Charles Blankenship is the CEO of Arconic, a publicly traded company that specializes in solving engineering challenges within the transportation industries. They’re a manufacturing company that maintains an operation of cutting edge and advanced manufacturing techniques, delivering high quality products to their customers. He took the helm after David Hess filled the interim gap and to give you a better idea of who Charles Blankenship is and the strengths that he brings to the position, here are 10 thins that you didn’t know about him.
1. Charles Blankenship has been in the aerospace business for 20 years
Prior to being appointed as the head of Arconic, Blankenship gained extensive experience in the aerospace industry. He’s worked in a variety of different positions at companies that specialize in this area. Most of his career prior to being hired as Arconic’s CEO involved different aspects of aerospace and they helped him to gain the skills, knowledge and experience that would make him the ideal candidate for the position.
2. He has his doctoral degree
Unlike the majority of CEOs who have made it to the top in their industries, Charles Blankenship has an advanced academic degree. He first attended Virginia Tech where he earned his bachelor of science degree in materials engineering. After that he enrolled at the University of Virginia where he earned his PhD degree in Materials Science and Engineering.
3. He’s a metallurgist
Blankenship is by trade and training a metallurgist. He has spent time throughout his career working on the development of alloys for the aerospace industry. Many of the alloys that he helped to develop were used in new and improved aero engines as well as industrial gas turbines. He’s made some significant contributions to the aerospace industry.
4. He used to work for GE
Prior to coming tho Arconic, Charles Blankenship was employed by the General Electric company. This is the company that he began his career with. He joined GE in 1992 and worked in a variety of positions. He was promoted in 2011 to the President and Chief Executive Officer of GE’s Appliances division. He helped to turn the company around and prepare it for its sale to Haier Company in 2016. He was with GE for a total of 24 years.
5. He sits on important boards and committees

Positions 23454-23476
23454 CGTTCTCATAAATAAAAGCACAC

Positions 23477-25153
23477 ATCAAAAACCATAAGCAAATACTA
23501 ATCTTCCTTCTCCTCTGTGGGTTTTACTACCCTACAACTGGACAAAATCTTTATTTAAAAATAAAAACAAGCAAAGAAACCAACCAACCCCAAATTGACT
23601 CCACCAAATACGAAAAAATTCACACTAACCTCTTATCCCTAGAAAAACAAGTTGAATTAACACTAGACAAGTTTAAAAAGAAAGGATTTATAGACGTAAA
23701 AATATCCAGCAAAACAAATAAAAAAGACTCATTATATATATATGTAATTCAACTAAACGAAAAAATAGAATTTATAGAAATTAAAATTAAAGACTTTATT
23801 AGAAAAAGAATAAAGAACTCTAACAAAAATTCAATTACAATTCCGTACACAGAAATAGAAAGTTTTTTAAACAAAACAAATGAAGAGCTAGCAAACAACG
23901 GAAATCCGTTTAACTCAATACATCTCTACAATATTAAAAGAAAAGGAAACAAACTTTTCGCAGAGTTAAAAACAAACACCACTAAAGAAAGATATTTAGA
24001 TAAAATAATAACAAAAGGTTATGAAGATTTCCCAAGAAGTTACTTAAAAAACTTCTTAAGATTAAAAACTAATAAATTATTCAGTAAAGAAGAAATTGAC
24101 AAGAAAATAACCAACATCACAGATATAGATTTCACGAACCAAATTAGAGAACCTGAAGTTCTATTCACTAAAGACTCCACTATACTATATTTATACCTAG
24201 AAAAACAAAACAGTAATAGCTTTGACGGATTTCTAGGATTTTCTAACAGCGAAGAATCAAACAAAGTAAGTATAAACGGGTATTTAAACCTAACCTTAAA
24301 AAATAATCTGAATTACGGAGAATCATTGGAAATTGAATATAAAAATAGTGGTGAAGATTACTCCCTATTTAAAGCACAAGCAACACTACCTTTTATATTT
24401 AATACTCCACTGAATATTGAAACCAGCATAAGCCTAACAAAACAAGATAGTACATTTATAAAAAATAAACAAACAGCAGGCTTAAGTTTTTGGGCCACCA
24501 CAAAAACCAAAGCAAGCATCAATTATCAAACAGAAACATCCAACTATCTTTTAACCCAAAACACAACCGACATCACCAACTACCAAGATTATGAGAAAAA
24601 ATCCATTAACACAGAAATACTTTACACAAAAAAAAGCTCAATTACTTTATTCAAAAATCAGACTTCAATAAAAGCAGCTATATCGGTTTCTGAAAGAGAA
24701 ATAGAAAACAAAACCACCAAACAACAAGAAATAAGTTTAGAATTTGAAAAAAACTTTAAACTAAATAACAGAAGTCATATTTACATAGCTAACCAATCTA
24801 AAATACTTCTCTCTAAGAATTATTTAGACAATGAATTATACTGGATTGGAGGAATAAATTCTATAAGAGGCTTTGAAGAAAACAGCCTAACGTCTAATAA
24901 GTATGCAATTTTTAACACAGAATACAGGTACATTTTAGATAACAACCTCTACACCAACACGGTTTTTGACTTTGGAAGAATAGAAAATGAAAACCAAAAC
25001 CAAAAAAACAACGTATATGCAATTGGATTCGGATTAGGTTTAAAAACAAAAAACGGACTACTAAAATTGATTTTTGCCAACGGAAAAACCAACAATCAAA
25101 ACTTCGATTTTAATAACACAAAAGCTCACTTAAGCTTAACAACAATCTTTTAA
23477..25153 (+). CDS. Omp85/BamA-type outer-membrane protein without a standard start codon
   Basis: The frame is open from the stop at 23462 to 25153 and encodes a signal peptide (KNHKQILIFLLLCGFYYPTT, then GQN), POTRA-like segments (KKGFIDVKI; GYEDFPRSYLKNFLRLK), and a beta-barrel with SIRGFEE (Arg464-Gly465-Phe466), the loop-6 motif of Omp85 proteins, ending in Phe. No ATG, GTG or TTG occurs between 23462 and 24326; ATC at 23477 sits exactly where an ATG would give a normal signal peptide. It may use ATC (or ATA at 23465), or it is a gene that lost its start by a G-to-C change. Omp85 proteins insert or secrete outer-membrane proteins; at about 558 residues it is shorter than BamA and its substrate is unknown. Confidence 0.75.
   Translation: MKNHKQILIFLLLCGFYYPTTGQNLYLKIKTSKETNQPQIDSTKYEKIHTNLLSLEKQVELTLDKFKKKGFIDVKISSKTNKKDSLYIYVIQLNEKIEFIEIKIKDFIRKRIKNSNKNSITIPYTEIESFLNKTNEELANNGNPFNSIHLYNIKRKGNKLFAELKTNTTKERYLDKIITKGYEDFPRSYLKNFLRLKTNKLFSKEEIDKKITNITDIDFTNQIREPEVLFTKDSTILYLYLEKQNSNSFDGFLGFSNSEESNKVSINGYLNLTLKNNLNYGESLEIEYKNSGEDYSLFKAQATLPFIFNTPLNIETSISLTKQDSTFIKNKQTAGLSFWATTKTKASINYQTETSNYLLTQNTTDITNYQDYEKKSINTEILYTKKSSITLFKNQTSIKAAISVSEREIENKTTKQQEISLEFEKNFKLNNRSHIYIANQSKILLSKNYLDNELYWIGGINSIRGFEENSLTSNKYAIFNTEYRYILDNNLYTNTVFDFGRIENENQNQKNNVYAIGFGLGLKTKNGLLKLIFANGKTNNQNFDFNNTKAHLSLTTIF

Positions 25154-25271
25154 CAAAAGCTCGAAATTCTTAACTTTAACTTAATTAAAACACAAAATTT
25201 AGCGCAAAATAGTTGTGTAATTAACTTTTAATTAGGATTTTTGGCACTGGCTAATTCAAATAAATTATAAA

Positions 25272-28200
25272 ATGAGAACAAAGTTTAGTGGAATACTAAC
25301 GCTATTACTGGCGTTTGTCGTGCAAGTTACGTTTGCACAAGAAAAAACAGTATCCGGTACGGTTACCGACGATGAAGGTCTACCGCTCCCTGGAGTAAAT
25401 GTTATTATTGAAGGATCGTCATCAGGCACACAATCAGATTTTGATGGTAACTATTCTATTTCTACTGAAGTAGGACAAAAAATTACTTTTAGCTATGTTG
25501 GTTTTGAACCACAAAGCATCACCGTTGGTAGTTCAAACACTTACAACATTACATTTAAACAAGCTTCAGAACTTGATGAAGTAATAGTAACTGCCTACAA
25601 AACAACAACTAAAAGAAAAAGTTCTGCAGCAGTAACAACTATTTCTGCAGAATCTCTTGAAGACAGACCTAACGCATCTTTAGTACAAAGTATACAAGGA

Charles serves on the National Association of Manufacturing Board. He also led their Competitiveness and the Workforce Task Force. He is also a member of the National Academy of Engineering. Thanks to his involvement in the development of alloys, Charles Blankenship has seven patents to his credit and they are all related to types of Jet engine technologies.
6. He has a catchy nickname
Charles Blankenship is his formal name. Those who know him well and worth closely with him call him by his nickname. His nickname is “Chip.” This is the name that co-workers frequently use when referring to him, even in more formal interviews. There’s nothing stuffy about him. He’s a personable guy but when it comes to business, he’s down to brass tacks with no nonsense.
7. His knowledge spans multiple industries
Mr. Blankenship has not only been actively employed in the manufacture of products for the aerospace industry, he has also worked with automotive and marine technology. He’s had experience in the development of products from a diverse range of products for different sectors within the umbrella of the transportation industry.
8. He’s also involved in the Healthcare industry
As a part of his duties, Charles Blankenship sits on boards across several industries. One of them is healthcare. In addition to serving on boards for the manufacturing industry, he is also a member of the KentuckyOne Health board.
9. He’s a family man
Charles Blankenship is a busy executive and a man who has enjoyed a decades long successful career. He manages to balance his professional and personal life. Mr. Blankenship is married and he and his wife live in Louisville, Kentucky. The couple has four children.
10. His first job with GE was as a scientist
When Charles signed on with General Electric, he was hired in their Corporate Research and Development division, located in Schenectady, New York. He performed the duties of a staff scientist. His work resulted in publishing a total of 23 papers along with 8 patents within the United States and Europe. He was promoted to oversee the group of scientists responsible for the development of several alloys and other technologies.